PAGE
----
Read the part about 1/4" thick? And that I already busted though it nearby? Just had to stand up. I've already used up like 4 of my 9 lives, what's one more?
    Yes, but swimming under the ice it's very easy to lose orientation. You could have swam out instead of in. Plus ice isn't always the same thickness and density in all parts of the lake. It could have easily been a 1/4" thick where you popped up but harder in density. Which could have knocked you out or unable to break through before you lost all your oxygen.

    Sorry, but you get a Darwin Award here.

    I almost lost a buddy of mine at age 13. We were crossing a frozen pond and he was ahead of me. He fell through and popped up a foot or so under the ice away from where he fell through. Luckily he swam the right way and made his way to the opening. He couldn't climb out though because of all the snow clothes he had on weighing him down. I ran the shore and grabbed the longest stick I could find. I managed to get it to him and he was able to crawl up and out. He could have easily drowned.
    Quote Originally Posted by mileslong View Post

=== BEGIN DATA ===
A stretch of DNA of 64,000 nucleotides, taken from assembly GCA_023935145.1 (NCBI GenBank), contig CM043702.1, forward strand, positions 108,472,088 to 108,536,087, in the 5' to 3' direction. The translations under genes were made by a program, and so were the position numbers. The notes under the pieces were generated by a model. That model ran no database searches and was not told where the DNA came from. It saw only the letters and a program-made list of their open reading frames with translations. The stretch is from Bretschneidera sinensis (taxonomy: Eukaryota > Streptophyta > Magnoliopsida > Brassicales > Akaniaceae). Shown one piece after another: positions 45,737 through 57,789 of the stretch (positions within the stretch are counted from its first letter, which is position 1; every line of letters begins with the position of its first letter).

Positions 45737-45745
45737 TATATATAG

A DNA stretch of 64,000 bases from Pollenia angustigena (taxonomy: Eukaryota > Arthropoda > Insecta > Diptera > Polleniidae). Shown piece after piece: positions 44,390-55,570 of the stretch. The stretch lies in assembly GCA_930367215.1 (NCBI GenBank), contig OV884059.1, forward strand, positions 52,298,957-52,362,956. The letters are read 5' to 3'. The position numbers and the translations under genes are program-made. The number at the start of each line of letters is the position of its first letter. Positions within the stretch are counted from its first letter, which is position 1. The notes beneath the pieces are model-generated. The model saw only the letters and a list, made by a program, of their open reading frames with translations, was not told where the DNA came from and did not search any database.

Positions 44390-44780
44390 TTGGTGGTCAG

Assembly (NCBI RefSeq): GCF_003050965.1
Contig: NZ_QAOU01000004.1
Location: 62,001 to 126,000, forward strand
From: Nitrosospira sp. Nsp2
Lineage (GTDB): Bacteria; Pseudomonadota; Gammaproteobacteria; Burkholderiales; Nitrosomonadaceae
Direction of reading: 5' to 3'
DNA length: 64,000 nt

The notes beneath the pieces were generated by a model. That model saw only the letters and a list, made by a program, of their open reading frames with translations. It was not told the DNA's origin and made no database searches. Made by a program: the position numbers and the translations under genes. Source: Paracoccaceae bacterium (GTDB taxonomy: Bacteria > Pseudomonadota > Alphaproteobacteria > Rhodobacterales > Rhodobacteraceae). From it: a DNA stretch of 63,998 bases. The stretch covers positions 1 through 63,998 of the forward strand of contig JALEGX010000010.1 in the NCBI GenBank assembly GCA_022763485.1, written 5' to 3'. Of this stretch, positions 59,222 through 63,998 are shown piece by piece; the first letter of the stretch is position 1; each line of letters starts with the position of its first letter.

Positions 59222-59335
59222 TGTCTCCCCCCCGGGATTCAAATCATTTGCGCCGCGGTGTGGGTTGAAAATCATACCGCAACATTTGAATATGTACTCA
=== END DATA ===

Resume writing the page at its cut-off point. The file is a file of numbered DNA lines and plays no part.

I passionately remove rocks and corners and other stuff I find too hard to ride.

  19. #19
    Snow Dog
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    I have fallen through ice while skating on ponds many times. Did 2 or 3 Polar Plunges when I was in Boy Scouts years ago. We also used to do a thing where we would sit in my friends hot tub, and then get out and body slide down the street in the winter, then run back and get into the hot tub. THAT was awesome...

    I ride my bike in sleet, rain and snow pretty much all the time. Does that count?
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  20. #20
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    Quote Originally Posted by dirt farmer View Post
    I'm thinking of taking the Polar Plunge New Years Day at Bradford Beach, Milwaukee, Lake Michigan.

    I'm wondering what's the best way to "drop trou" (change from my swimsuit into sweat pants) on the crowded beach after the plunge. Some say they set up a tent on the beach, but I'm not sure I want to haul my tent.